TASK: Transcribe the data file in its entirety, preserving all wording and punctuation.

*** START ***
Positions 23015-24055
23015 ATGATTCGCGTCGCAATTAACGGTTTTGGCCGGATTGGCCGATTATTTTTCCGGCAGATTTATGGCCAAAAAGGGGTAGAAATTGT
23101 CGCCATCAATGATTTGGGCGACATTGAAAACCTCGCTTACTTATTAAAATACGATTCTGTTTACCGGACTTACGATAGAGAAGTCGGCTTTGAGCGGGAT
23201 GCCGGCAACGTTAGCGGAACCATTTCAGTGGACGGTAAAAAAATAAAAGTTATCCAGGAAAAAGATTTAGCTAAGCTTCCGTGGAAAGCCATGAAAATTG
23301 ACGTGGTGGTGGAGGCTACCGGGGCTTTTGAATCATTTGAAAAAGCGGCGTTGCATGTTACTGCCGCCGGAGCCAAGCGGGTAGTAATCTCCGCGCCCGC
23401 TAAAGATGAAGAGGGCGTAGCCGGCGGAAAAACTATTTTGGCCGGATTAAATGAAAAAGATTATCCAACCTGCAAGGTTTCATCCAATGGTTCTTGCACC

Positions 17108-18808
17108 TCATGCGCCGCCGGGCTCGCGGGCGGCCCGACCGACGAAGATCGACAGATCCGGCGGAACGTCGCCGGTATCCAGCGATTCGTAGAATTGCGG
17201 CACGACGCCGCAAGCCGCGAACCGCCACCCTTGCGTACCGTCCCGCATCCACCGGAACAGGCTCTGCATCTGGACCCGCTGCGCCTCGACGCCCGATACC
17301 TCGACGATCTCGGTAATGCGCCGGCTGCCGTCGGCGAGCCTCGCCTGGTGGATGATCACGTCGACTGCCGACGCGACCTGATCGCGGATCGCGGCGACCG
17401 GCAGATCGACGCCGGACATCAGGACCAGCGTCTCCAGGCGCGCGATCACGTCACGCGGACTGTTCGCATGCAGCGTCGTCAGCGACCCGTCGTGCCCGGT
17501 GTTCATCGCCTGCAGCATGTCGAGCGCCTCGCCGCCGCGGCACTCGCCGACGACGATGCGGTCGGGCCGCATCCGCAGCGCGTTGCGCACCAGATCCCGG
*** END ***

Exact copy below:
Positions 23015-24055
23015 ATGATTCGCGTCGCAATTAACGGTTTTGGCCGGATTGGCCGATTATTTTTCCGGCAGATTTATGGCCAAAAAGGGGTAGAAATTGT
23101 CGCCATCAATGATTTGGGCGACATTGAAAACCTCGCTTACTTATTAAAATACGATTCTGTTTACCGGACTTACGATAGAGAAGTCGGCTTTGAGCGGGAT
23201 GCCGGCAACGTTAGCGGAACCATTTCAGTGGACGGTAAAAAAATAAAAGTTATCCAGGAAAAAGATTTAGCTAAGCTTCCGTGGAAAGCCATGAAAATTG
23301 ACGTGGTGGTGGAGGCTACCGGGGCTTTTGAATCATTTGAAAAAGCGGCGTTGCATGTTACTGCCGCCGGAGCCAAGCGGGTAGTAATCTCCGCGCCCGC
23401 TAAAGATGAAGAGGGCGTAGCCGGCGGAAAAACTATTTTGGCCGGATTAAATGAAAAAGATTATCCAACCTGCAAGGTTTCATCCAATGGTTCTTGCACC

Positions 17108-18808
17108 TCATGCGCCGCCGGGCTCGCGGGCGGCCCGACCGACGAAGATCGACAGATCCGGCGGAACGTCGCCGGTATCCAGCGATTCGTAGAATTGCGG
17201 CACGACGCCGCAAGCCGCGAACCGCCACCCTTGCGTACCGTCCCGCATCCACCGGAACAGGCTCTGCATCTGGACCCGCTGCGCCTCGACGCCCGATACC
17301 TCGACGATCTCGGTAATGCGCCGGCTGCCGTCGGCGAGCCTCGCCTGGTGGATGATCACGTCGACTGCCGACGCGACCTGATCGCGGATCGCGGCGACCG
17401 GCAGATCGACGCCGGACATCAGGACCAGCGTCTCCAGGCGCGCGATCACGTCACGCGGACTGTTCGCATGCAGCGTCGTCAGCGACCCGTCGTGCCCGGT
17501 GTTCATCGCCTGCAGCATGTCGAGCGCCTCGCCGCCGCGGCACTCGCCGACGACGATGCGGTCGGGCCGCATCCGCAGCGCGTTGCGCACCAGATCCCGG